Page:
Many of our existing conventions and bye-laws are still probably “right”, but of some the most that can be said is that they once were right. Theosophy, at any stage, is always the bridge from one interpretation of Rightness to the next. H.P.B. nobly trod that bridge, and in treading it she liberated humanity from many outworn impressions of rightness, pointing the way to that higher status of living in which a purity of the whole being inevitably opens the way to Bliss.
Ethics itself cannot be relative, because the basic principles remain the same eternally. The knowledge of those principles has always been available; our modern discoveries of them are but rediscoveries. Throughout the ages, an institution has existed whose function was, and is, the keeping intact of a perfect example of these Eternal Principles. This institution is called The Mysteries. Through both men and women, unfailingly, down the ages, it has afforded definite proofs of the Laws of God. “In the chaos of popular superstition”, said Voltaire, “there existed an institution which has ever prevented man from falling into absolute barbarity, the Mysteries”.
H.P.B. tells us that “the Aryans were the authors of the most perfect code of Ethics”, [ The Secret Doctrine, Volume 2, Page 264 ] and adds further, “neither the Lemurians nor the Lemura-Atlantean Races had any religion in the common acceptance of the term, for they had no dogma, nor had they to believe in faith....No sooner had the mental eye of man been opened to understanding than the Third Race felt itself one with the ever-present, as also the ever-to-be-unknown and invisible, All, the One Universal Deity. Endowed with divine powers and feeling in himself, his inner God, each felt he was a Man-God in his nature, though an animal in his physical self. The struggle between the two began from the very day they tasted of the fruit of the Tree of Wisdom”. [ The Secret Doctrine, Page 284 ]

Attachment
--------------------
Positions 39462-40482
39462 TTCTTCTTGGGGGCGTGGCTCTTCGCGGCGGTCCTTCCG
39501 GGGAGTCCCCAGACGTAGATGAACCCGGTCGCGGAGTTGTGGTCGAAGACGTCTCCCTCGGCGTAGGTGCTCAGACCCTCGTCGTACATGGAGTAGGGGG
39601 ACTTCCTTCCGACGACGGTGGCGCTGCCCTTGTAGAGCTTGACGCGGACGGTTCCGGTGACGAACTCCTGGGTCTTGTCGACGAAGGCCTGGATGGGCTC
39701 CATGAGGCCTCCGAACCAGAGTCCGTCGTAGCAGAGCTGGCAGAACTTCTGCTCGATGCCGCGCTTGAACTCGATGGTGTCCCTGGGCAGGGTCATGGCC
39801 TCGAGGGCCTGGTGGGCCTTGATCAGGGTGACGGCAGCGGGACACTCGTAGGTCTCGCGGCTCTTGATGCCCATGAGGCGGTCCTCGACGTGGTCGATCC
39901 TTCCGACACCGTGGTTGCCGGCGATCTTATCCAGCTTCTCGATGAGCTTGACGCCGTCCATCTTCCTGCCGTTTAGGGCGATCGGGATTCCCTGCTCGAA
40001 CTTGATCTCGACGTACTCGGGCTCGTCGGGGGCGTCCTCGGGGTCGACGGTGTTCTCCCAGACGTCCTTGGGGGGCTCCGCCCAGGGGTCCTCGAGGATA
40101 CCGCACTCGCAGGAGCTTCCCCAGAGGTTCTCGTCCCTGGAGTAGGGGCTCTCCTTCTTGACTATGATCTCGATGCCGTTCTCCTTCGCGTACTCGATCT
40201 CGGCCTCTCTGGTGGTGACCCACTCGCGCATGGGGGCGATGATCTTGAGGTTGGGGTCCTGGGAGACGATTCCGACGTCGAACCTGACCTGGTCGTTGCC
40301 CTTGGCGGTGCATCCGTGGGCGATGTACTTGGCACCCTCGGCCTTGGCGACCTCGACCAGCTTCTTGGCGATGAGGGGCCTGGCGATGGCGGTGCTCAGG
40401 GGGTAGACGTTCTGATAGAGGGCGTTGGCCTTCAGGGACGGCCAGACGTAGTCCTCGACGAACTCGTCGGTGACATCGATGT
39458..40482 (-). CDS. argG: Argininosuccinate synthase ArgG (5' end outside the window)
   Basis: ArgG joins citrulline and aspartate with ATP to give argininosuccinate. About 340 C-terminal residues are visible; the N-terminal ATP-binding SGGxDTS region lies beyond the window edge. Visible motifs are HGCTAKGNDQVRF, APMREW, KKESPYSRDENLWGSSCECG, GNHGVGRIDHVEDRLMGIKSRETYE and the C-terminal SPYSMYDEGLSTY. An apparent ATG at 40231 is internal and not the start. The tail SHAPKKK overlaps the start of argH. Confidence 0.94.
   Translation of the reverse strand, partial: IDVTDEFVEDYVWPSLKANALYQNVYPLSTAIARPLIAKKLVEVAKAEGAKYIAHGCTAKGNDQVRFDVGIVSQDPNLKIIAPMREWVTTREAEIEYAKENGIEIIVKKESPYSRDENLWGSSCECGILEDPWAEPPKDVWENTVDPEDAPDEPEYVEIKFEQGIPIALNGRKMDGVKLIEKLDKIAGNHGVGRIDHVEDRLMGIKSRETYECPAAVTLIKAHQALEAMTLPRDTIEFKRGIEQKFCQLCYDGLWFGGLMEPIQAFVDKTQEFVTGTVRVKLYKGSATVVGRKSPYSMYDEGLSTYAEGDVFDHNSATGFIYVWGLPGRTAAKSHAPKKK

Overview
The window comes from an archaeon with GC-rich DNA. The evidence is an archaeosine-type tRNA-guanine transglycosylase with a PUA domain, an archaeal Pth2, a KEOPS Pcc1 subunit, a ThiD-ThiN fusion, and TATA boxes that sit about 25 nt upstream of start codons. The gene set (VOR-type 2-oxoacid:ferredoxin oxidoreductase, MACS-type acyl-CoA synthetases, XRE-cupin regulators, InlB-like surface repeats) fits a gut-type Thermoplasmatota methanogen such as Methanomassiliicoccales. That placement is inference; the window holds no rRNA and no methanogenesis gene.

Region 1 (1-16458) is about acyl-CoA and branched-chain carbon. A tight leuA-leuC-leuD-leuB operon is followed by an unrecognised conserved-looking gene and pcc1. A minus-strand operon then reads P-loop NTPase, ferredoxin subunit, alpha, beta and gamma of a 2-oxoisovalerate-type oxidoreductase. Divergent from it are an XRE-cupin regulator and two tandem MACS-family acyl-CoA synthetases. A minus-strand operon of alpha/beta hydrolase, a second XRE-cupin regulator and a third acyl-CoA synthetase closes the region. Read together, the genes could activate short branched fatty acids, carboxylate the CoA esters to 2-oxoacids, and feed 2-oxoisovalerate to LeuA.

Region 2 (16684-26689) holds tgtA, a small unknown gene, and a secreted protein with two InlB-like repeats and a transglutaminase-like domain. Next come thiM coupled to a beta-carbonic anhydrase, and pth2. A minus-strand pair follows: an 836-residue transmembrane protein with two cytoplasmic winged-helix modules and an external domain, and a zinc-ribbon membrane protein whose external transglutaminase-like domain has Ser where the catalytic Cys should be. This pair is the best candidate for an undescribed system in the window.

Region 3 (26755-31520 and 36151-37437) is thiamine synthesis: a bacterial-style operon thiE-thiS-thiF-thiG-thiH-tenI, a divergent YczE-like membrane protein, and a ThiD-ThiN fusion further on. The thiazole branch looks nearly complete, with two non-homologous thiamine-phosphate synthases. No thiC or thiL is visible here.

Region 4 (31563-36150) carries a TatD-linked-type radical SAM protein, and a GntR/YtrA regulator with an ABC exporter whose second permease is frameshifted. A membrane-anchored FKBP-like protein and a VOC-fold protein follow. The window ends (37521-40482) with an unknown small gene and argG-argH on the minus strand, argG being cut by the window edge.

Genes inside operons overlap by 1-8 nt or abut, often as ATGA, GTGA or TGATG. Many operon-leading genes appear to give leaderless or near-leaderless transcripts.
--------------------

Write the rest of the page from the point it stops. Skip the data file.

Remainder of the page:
In The Secret Doctrine we are given a picture of Man as a whole. Man is shown as vastly older than any race or world, and his pilgrimage is seen to be an establishing of right, and therefore happy, relations between himself and his surroundings. It was H.P.B. who made us aware of many factors in man’s surroundings which had hitherto been hidden, or occult, to us. A progressive, orderly, and organized pilgrimage was what she pointed out - a Pathway which, for all its vicissitudes, turnings, spirals, differences of view, led inevitably to one ‘Goal. We see that as man evolves the network of legal restrictions and taboos surrounding him is simplified. At any one stage Right Ethics imply the right understanding of that stage, and with understanding the need for outer compulsion goes.